[Course Forum] First 5000 Words of Spanish: Top Up #2 by ian_mn

This is the discussion forum for the course First 5000 Words of Spanish: Top Up #2

Top Up courses #1 through #4 cover general purpose, high-frequency vocabulary that’s not already included in First 5000 Words of Spanish by xoviat (or the reformatted version - Introductory Spanish 1 etc by BenWhately).

Based on:

  • GCSE Spanish AQA Vocabulary List (2009 edition)
  • 2001 Most Useful Spanish Words by García Loaeza
  • Spanish Top 5000 Vocabulary by Anki
  • U.S. Border Patrol Basic Vocabulary List
  • AWL headwords & most-frequent sublist words

FULL AUDIO

Hi Ian,
In level 10, we have:

el resfriadocharity (not “la caridad” or “la beneficencia”)

Sorry, hit the wrong key…
In level 10, we have
el resfriado charity (not “la caridad” or “la beneficencia”)

This used to be
el resfriado cold (respiratory) (not “el catarro”)…which to me, is correct.

An error when correcting something else?

Kind regards

Thank you very much! I just corrected the item to:

el resfriado = cold (respiratory) (not “el catarro” or “el resfrío”)

I would have noticed the error myself, but the item is not due to come up again for 96 days in my Memrise review schedule. So that was a good catch, as the Americans say.

A couple of weeks ago, I was adding in several new disambiguations (el resfrío in this case) that were triggered by new vocabulary in my recent Top Up #7 and #8 courses. I must have copied-and-pasted the wrong definition into this this one.

I will read through all my Top Up courses during the next few days in case I’ve created other errors (which is unlikely, I hope).

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OK, my take on this.

I think you have done so much to help me, let me help you. The chances are
very few errors have occurred. My experience to date: your track record is
exceptional.

I have completed 1-5, and, as with the timing with this stuff, I have an
awful lot reappearing at the moment. I promise to let you know if a
discrepancy occurs.

Perhaps your time is better spent achieving your own goal of learning
Spanish.

It’s late, and I’ve had a glass of wine. Does that make sense?

Yours in gratitude

B.

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Thanks for the positive comments Barbara. Please keep flagging up any issues you spot in my courses, or in the xoviat 5000 course.

I think I will go ahead and review all the levels in my Top Up courses - this should only take me about three hours, and will probably help strengthen my retention of the vocabulary. But I won’t be reviewing all the sound clips - that would take too long.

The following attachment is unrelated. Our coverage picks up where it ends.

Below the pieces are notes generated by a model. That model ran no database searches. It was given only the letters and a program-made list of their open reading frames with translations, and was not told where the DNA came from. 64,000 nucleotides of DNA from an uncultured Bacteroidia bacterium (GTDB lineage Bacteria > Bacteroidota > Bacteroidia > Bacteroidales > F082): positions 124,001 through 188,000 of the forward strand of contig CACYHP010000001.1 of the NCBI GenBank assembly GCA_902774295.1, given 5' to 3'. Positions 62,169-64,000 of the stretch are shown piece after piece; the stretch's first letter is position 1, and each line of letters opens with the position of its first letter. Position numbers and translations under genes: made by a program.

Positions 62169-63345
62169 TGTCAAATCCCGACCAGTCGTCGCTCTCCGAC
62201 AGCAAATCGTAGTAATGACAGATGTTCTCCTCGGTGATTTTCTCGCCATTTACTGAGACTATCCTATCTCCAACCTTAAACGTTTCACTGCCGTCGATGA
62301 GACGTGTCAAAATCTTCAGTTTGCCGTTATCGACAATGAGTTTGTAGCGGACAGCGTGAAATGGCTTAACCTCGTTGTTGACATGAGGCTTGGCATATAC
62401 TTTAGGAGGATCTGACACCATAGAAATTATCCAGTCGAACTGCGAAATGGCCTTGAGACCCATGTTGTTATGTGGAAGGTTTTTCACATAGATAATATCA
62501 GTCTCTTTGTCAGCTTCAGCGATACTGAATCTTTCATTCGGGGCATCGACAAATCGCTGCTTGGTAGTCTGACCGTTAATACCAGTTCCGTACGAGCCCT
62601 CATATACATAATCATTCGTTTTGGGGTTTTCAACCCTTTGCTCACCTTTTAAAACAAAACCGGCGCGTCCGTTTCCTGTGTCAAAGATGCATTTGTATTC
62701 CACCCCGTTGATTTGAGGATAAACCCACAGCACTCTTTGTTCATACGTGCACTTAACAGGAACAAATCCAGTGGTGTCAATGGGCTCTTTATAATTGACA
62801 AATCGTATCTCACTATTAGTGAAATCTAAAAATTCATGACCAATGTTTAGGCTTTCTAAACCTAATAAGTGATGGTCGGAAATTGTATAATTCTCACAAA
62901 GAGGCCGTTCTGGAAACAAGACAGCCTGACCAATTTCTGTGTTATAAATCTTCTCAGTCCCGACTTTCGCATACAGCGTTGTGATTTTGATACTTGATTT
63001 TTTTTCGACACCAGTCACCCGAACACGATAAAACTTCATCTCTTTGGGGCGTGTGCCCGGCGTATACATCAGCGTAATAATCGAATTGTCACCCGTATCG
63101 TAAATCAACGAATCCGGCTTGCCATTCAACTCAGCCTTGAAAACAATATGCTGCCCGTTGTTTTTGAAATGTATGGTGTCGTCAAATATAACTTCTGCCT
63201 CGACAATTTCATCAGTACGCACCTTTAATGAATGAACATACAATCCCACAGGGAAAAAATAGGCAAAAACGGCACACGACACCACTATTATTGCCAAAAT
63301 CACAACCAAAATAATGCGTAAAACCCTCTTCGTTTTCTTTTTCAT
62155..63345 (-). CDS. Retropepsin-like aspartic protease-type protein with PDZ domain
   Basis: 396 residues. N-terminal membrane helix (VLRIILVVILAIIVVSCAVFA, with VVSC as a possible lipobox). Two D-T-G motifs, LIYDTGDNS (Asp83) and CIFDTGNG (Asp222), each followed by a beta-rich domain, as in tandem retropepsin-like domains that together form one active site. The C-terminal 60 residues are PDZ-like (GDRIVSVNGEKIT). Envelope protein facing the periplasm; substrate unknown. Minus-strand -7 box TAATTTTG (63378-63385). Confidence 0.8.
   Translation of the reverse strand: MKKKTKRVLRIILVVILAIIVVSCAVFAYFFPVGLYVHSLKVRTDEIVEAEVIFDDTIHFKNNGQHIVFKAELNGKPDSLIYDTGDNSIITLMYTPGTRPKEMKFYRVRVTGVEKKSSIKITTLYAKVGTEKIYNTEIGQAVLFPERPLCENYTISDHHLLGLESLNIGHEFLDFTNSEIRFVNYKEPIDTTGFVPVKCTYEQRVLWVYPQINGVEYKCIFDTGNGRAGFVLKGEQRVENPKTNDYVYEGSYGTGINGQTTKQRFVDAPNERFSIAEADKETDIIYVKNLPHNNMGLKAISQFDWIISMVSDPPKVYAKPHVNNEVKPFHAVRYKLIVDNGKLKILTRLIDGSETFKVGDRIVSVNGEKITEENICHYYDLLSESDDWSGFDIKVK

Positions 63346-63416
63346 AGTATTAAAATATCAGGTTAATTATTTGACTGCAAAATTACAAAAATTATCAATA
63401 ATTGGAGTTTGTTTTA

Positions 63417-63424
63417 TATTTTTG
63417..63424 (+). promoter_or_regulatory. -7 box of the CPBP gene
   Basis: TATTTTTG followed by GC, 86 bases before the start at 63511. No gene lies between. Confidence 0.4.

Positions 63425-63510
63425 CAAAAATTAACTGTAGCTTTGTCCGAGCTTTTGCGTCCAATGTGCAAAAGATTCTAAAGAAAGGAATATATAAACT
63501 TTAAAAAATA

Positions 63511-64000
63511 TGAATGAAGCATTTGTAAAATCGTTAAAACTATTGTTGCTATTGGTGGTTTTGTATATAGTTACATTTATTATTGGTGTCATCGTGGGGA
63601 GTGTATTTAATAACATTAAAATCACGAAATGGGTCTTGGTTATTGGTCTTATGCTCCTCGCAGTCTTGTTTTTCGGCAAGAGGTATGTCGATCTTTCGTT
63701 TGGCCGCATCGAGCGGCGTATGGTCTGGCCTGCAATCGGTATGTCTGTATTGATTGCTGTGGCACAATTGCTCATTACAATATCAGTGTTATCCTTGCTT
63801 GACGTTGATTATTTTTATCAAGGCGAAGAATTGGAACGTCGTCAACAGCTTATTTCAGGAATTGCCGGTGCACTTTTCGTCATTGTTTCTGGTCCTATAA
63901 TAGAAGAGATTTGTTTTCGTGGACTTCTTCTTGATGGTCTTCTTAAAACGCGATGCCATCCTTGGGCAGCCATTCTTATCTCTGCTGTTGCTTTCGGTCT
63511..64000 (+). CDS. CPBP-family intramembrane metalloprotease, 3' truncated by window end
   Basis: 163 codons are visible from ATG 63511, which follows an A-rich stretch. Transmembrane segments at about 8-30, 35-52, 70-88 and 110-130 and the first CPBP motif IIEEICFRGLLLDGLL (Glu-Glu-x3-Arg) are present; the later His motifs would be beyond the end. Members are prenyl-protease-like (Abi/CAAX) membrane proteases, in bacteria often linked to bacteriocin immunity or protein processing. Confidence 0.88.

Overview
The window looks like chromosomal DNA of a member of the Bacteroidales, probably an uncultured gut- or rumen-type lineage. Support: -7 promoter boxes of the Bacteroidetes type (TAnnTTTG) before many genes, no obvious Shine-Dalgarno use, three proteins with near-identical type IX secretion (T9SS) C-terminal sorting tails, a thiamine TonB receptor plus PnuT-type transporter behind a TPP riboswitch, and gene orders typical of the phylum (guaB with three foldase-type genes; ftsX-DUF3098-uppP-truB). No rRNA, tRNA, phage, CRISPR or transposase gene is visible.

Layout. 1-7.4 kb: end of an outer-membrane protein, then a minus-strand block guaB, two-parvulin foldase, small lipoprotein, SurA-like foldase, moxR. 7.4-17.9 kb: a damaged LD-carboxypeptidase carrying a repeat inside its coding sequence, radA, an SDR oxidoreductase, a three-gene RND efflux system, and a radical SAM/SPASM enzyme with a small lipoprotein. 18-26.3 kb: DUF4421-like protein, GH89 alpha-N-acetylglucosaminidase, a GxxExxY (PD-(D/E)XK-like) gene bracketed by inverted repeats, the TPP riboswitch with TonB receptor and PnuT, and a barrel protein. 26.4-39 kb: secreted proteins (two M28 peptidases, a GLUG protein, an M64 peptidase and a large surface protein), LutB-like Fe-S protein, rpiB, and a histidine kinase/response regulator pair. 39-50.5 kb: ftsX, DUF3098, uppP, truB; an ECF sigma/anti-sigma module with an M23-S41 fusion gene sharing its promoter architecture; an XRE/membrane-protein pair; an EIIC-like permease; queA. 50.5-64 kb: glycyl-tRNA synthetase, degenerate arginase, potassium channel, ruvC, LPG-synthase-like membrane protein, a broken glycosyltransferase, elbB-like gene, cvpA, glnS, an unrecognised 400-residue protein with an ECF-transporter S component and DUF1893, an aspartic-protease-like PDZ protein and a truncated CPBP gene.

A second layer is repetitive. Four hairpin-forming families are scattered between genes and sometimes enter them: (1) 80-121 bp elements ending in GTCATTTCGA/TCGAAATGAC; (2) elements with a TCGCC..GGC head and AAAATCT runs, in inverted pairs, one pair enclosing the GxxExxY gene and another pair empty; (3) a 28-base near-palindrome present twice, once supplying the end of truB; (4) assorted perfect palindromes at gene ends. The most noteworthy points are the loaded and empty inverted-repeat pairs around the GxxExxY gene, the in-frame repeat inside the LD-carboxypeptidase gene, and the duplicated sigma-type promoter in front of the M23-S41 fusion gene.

These days, I’m spending relatively little time creating and maintaining Memrise courses. and I’m mainly focused on listening to Spanish. This week I’ll be watching the film Holes a few times, using the dubbed Spanish soundtrack option. I’m making use of the book Listen ‘n’ Learn Spanish with Your Favorite Movies which covers the vocabulary in Holes and fifteen other films that are suitable for Spanish learners.

Ian.

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I’m also at the stage when I have to train my ears more. Thanks for the info on Holes; will check it out.

PS. Really pleased by how much I understood when in Madrid at the w/e. But the noise in the cafés sometimes hurt my brain. I think a good collective for ‘a group of Spanish in a cafe’ would be ‘a furore’. (They complain that the english speak too quietly :slight_smile: )

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I was shocked (not really :slight_smile: ) that I didn’t know the Spanish for “furore”. It turns out to be “el furor”.

Another thing I’m doing these days is looking up Wikipedia articles on topics that interest me, clicking on “español” in the left-hand margin, and reading the Spanish version of the article.

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hi, so… technically speaking: your top up 1-7 courses are more like top 5000-10000 most popular words in spanish, right?

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Hi, I think that learning the xoviat course plus Top Ups #1 to #7 will give you a very solid 10,000 word vocabulary plus a few hundred useful short phrases, with some bias towards the spoken language.

All my Top Up courses cover vocabulary that’s not included in xoviat’s First 5000 Words in Spanish - and note that the xoviat course contains only about 4,500 dictionary forms,

Top Up courses #1 through #4 contain 3,000 items (in total) that are not covered in the xoviat course, and are listed in random order across the four courses. The sources of this vocabulary are listed at the top of this thread, and all are sub-5000 lists. So, in total, Top Ups 1 through 4 plus the xoviat course provide about 7,500 items with no duplication. And every item is a “Top 5000” item in at least one list.

Top Up #5 is based on the Wiktionary 10,000 list that includes roughly 5,000 dictionary forms, most of which are already covered in the xoviat and earlier Top Up courses. So, the ~900 words in Top Up #5 can also be viewed as being drawn from a 5,000 list - this time based on movie/TV subtitles. This course is in frequency order.

Top Up #6 contains ~1000 items drawn from the ISLA Language School (Salamanca) 4000-word Spanish-English glossary (CEFR A1, A2, B1), listed in random order.